16 June 2017Revelation 4:1-11
“You are worthy, our Lord and God, to receive glory and honour and power, for you created all things, and by your will they existed and were created.” (v. 11)
Psalm: Psalm 150
Revelation is the most amazingly complex and mind-boggling book in the New Testament. It is a series of visions and mystical experiences given to a Christian disciple called John, exiled on the island of Patmos because of the way he was testifying about Jesus the Messiah. This was probably not the same John who was an apostle of Jesus. Scholars disagree on whether the Gospel of John, Letters of John, and Revelation to John were written by the same person. However, the identity of the author is insignificant when we consider the powerful images and experiences recorded. He was a follower of Jesus and a servant of God. Surely that's all that matters!
Chapters 1-3 give an introduction, where the risen Jesus appears to John and dictates seven letters for him to take back to the churches in and around (present-day) Turkey. In chapter 4, John is taken through a door into heaven. But it's not heaven as we might imagine it; the final resting place of God's people. That would be something for the future. Rather he is given a behind-the-scenes pass into the very throne room of God; the control centre of the Almighty! Later, the author receives visions of things to come in pictorial and metaphoric language. But chapters 4 and 5 can be understood as the present reality of heaven, usually hidden to mortal eyes. In modern science fiction we might say he was transported to a parallel dimension, but that doesn't really do it justice. In theological language we could say he went 'through the veil' that presently separates earth and heaven (although the two are often closer that we think, and are brought together in the person of Jesus). It is a distinction that will be abolished altogether at the coming of the New Jerusalem, as John sees in the final part of this book (Revelation 21).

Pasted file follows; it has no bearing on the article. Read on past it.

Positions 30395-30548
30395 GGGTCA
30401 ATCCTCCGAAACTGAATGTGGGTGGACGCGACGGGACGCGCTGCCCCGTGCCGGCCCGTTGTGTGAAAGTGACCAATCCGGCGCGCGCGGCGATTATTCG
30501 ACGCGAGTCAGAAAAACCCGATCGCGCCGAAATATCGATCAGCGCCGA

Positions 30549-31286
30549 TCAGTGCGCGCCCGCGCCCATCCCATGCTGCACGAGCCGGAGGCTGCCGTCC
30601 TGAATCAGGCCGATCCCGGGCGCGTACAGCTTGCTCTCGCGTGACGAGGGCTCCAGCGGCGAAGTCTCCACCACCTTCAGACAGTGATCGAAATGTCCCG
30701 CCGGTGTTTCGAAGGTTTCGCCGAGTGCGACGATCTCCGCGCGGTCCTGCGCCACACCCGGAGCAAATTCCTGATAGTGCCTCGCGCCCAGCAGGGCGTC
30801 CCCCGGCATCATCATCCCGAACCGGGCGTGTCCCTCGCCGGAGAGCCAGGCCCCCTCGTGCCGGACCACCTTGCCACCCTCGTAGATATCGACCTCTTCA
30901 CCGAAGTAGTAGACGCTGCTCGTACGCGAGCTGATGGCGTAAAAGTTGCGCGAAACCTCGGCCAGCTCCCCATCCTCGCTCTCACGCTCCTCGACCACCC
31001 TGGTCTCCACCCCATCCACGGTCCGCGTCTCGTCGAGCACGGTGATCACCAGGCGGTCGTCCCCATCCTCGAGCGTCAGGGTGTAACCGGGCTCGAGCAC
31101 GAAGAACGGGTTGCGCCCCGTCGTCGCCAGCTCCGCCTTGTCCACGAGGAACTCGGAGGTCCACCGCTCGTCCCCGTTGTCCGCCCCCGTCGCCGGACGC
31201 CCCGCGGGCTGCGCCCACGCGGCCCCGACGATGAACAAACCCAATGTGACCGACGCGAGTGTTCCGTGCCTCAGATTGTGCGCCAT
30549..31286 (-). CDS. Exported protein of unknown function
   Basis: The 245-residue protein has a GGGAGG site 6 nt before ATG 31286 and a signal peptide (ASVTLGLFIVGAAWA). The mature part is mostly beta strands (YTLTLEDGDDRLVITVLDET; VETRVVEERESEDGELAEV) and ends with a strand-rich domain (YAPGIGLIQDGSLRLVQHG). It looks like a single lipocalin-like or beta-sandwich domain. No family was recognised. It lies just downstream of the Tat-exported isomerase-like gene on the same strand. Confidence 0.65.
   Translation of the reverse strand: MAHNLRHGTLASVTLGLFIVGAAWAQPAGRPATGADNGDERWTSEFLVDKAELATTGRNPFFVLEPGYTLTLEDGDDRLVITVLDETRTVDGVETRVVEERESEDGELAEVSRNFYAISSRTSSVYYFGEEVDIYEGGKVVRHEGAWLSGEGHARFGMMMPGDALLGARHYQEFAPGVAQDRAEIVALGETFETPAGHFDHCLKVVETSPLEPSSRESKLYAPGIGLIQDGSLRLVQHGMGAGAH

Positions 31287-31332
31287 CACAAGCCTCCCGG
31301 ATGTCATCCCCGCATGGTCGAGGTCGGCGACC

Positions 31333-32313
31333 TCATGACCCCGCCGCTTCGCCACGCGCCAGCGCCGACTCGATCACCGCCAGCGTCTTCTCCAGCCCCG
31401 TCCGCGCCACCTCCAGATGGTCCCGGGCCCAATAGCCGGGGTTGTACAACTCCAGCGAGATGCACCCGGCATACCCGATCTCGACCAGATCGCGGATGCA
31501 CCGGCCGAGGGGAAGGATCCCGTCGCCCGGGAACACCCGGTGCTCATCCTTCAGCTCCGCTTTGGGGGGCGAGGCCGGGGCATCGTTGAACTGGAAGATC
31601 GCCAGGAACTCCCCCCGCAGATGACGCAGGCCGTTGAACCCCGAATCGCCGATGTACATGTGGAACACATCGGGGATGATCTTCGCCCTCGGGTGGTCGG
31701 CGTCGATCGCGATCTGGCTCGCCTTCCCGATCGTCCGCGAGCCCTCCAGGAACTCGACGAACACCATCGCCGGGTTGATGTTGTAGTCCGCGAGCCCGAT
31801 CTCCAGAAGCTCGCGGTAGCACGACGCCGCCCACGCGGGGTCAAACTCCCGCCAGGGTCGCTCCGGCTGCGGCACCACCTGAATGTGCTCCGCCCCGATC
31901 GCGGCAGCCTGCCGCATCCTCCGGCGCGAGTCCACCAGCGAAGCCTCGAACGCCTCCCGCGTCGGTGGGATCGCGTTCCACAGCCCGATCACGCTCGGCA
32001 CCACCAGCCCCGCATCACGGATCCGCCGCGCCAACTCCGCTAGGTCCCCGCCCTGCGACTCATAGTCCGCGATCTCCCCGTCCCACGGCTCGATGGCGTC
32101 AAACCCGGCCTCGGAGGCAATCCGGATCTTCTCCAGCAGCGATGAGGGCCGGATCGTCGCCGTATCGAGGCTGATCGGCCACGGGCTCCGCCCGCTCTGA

As we read John's description of the heavenly throne room, we might conclude that heaven is in fact very difficult to describe! There are images which take us to other parts of the biblical revelation of God: the rainbow, for example, in verse 3, reminds us of the promise of God in the story of Noah (Genesis 9), and also of the prophet Ezekiel who had a very similar experience (Ezekiel 1). There are the mysterious 24 elders, sitting on their thrones - who most likely represent the Twelve Tribes of Israel and the Twelve Apostles, forming a united government. (In which case, John the Apostle would surely be one of them!) There is thunder and lightning, which suggests that presently heaven is not 'peaceful' but rather a place of power and holy wrath, engaged in a dramatic battle. But most striking of all is the worship... First the song of the four living creatures (representing the worship of the animal kingdom) and then the worship of the elders themselves. Imagine the sound of that choir!
- The worship of the 'living creatures' is emphatic and unqualified: God is just to be worshipped! The worship of the elders, however, adds reason: "For..." / "Because...". How important is it, as human beings, to understand why God is to be worshipped and glorified? Why?
- Today's passage is hard to appreciate in a detached or academic way. As with all the readings this week, we are 'invited in' to God's presence and purposes. Spend some time meditating and praying through the images of the throne room of God. Let yourself be transported into worship.